Sneh: Egypt and Gaza Dangerous

Former Deputy Defense Minister says that a new regime in Egypt could strengthen ties with Hamas in Gaza and allow them to easily arm themselves.

Elad Benari , | updated: 03:16

Former Deputy Defense Minister, Dr. Efraim Sneh, said on Sunday that a connection between a new administration in Egypt and the Gaza Strip could be dangerous for Israel and the IDF must prepare for this option.

Sneh, who spoke to Arutz Sheva’s Hebrew website, said that he is convinced that the riots in Egypt will bring about a regime change. “The regime as we know it now will be no more,” he said and added: “No matter which regime takes over, its level of commitment to the peace agreements with Israel will be lower.”

Sneh emphasized that he believes a real military confrontation is a remote possibility that he himself does not think is currently an issue, but nevertheless “it must be kept in mind that Egypt will not be as it was before.”

He added that the IDF should prepare out of this assumption. However, he emphasized that does not accept the claims that have been made that Israel erred in signing the peace treaty with Egypt. “If we sat today in the Sinai many good things would not be happening, and on the other hand we would not cause whatever is occurring in Egypt not to happen. We have changed our position in the Middle East,” he said.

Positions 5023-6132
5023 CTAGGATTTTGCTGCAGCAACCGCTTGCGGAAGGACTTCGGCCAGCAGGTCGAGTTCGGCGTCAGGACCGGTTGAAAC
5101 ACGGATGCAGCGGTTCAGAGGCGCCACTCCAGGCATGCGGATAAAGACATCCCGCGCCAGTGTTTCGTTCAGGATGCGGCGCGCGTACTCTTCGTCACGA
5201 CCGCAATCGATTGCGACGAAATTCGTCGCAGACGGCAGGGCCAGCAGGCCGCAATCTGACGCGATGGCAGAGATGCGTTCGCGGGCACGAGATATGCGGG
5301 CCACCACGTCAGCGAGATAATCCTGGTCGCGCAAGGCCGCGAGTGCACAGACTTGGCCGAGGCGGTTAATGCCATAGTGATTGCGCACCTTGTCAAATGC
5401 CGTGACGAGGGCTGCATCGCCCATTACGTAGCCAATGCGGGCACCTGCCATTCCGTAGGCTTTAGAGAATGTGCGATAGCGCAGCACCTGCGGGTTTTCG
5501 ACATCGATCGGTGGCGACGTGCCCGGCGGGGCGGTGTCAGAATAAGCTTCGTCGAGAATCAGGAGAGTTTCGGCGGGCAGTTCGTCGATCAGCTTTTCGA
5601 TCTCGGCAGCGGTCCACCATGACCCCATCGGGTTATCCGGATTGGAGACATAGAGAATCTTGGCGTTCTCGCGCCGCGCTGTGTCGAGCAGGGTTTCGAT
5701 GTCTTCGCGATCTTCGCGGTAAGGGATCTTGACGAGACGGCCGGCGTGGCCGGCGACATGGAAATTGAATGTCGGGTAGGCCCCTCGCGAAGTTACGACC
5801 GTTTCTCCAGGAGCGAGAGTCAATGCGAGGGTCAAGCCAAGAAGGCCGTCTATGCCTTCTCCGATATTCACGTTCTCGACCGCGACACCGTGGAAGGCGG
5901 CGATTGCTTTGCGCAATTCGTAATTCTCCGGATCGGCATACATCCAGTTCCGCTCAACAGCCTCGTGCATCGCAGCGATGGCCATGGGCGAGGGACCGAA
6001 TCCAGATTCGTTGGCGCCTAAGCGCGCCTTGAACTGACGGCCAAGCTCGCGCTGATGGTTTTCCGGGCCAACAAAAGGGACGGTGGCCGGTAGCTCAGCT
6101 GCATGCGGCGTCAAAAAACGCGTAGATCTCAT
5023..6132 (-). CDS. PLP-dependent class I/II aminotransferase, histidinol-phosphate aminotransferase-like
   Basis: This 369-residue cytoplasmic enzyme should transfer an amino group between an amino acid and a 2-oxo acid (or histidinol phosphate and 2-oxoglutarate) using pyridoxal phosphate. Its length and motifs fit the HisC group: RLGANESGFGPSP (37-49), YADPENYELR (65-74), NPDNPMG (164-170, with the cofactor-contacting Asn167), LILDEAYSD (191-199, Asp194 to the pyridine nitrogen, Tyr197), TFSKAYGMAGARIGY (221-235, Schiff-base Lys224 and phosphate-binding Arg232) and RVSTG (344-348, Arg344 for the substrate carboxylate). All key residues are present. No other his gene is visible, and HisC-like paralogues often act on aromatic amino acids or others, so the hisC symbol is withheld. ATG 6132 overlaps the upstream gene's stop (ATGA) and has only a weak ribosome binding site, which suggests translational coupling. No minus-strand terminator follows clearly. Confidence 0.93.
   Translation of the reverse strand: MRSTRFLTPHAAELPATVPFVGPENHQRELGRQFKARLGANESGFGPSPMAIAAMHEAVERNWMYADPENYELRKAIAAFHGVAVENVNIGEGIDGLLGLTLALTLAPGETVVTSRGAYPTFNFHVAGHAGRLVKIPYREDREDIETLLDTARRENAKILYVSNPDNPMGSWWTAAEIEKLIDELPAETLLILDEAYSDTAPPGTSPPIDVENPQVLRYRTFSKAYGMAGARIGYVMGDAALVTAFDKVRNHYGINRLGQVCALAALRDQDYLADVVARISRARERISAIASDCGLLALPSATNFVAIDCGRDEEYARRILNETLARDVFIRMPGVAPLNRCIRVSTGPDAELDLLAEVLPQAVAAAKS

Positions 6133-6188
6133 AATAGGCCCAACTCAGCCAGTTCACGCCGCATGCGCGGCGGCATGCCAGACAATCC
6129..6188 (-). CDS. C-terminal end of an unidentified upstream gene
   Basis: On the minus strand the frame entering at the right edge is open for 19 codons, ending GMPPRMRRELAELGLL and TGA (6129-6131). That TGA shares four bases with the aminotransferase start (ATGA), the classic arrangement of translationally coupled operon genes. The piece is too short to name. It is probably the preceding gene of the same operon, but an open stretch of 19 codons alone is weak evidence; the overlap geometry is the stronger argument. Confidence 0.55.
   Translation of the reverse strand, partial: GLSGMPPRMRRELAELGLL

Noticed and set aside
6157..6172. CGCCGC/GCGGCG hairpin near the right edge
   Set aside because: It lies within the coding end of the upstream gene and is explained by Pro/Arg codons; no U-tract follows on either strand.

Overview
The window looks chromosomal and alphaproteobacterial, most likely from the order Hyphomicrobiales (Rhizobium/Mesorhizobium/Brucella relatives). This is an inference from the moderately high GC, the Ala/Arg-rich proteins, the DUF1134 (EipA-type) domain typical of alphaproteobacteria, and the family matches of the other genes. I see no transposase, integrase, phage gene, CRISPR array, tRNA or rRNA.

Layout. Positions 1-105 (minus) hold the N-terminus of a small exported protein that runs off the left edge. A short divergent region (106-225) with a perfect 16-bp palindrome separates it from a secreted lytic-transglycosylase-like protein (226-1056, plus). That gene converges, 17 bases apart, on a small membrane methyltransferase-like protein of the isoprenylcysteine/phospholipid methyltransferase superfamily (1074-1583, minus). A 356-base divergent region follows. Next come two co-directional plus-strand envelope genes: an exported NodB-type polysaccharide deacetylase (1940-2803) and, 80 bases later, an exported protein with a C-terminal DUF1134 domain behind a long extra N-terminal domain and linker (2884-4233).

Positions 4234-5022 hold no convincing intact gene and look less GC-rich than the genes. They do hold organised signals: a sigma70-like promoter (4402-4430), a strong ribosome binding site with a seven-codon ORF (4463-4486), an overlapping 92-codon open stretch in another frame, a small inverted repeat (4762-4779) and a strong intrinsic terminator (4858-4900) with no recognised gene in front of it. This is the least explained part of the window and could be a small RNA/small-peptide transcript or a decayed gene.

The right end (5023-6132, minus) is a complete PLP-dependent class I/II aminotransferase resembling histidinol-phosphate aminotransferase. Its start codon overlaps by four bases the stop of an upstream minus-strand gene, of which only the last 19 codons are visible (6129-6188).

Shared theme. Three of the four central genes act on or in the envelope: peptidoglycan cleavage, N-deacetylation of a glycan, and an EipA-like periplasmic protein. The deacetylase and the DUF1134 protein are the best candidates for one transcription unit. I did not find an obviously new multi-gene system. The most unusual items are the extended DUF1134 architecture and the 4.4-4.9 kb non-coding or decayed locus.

As for the security changes that may occur in the south, Sneh said that the main concern is that a new Egyptian government would allow the Hamas movement in Gaza to easily arm itself. He estimated that replacing the Egyptian government will allow a very disturbing flow of weapons into Gaza. However he noted that in his view, “Egypt will not use Gaza and Hamas against Israel. It would be bad enough if it would allow Hamas to arm themselves.”

Sneh added that these security concerns in southern Israel require the acceleration of negotiations with the Palestinian Authority, which he believes would ultimately create a moderate Arab axis against the radical axis being created in the south. Sneh, who was a member of the Labor Party, added that in his opinion Israel should withdraw from Judea and Samaria, since, as he claimed, “there is no longer any international legitimacy to our control in Judea and Samaria.” However, he also stressed that what is important in the negotiations with the Palestinian Authority is the establishment of a moderate liberal state and not one that would invite a coup. In order to do this, he says, “Israel must take care to strengthen and to establish the Arab state's economy because citizens who are satisfied do not start revolutions.”

Sneh’s comments come as the radical Muslim Brotherhood took a giant step towards becoming a powerful force on Israel’s southern border on Sunday, after it began negotiations with Cairo's newly-appointed vice president Omar Suleiman.

Muslim Brotherhood spokesman Essam el-Erian made it clear that the group’s joining negotiations does not mean that it is backing down from its demand that Egyptian President Hosni Mubarak step down.




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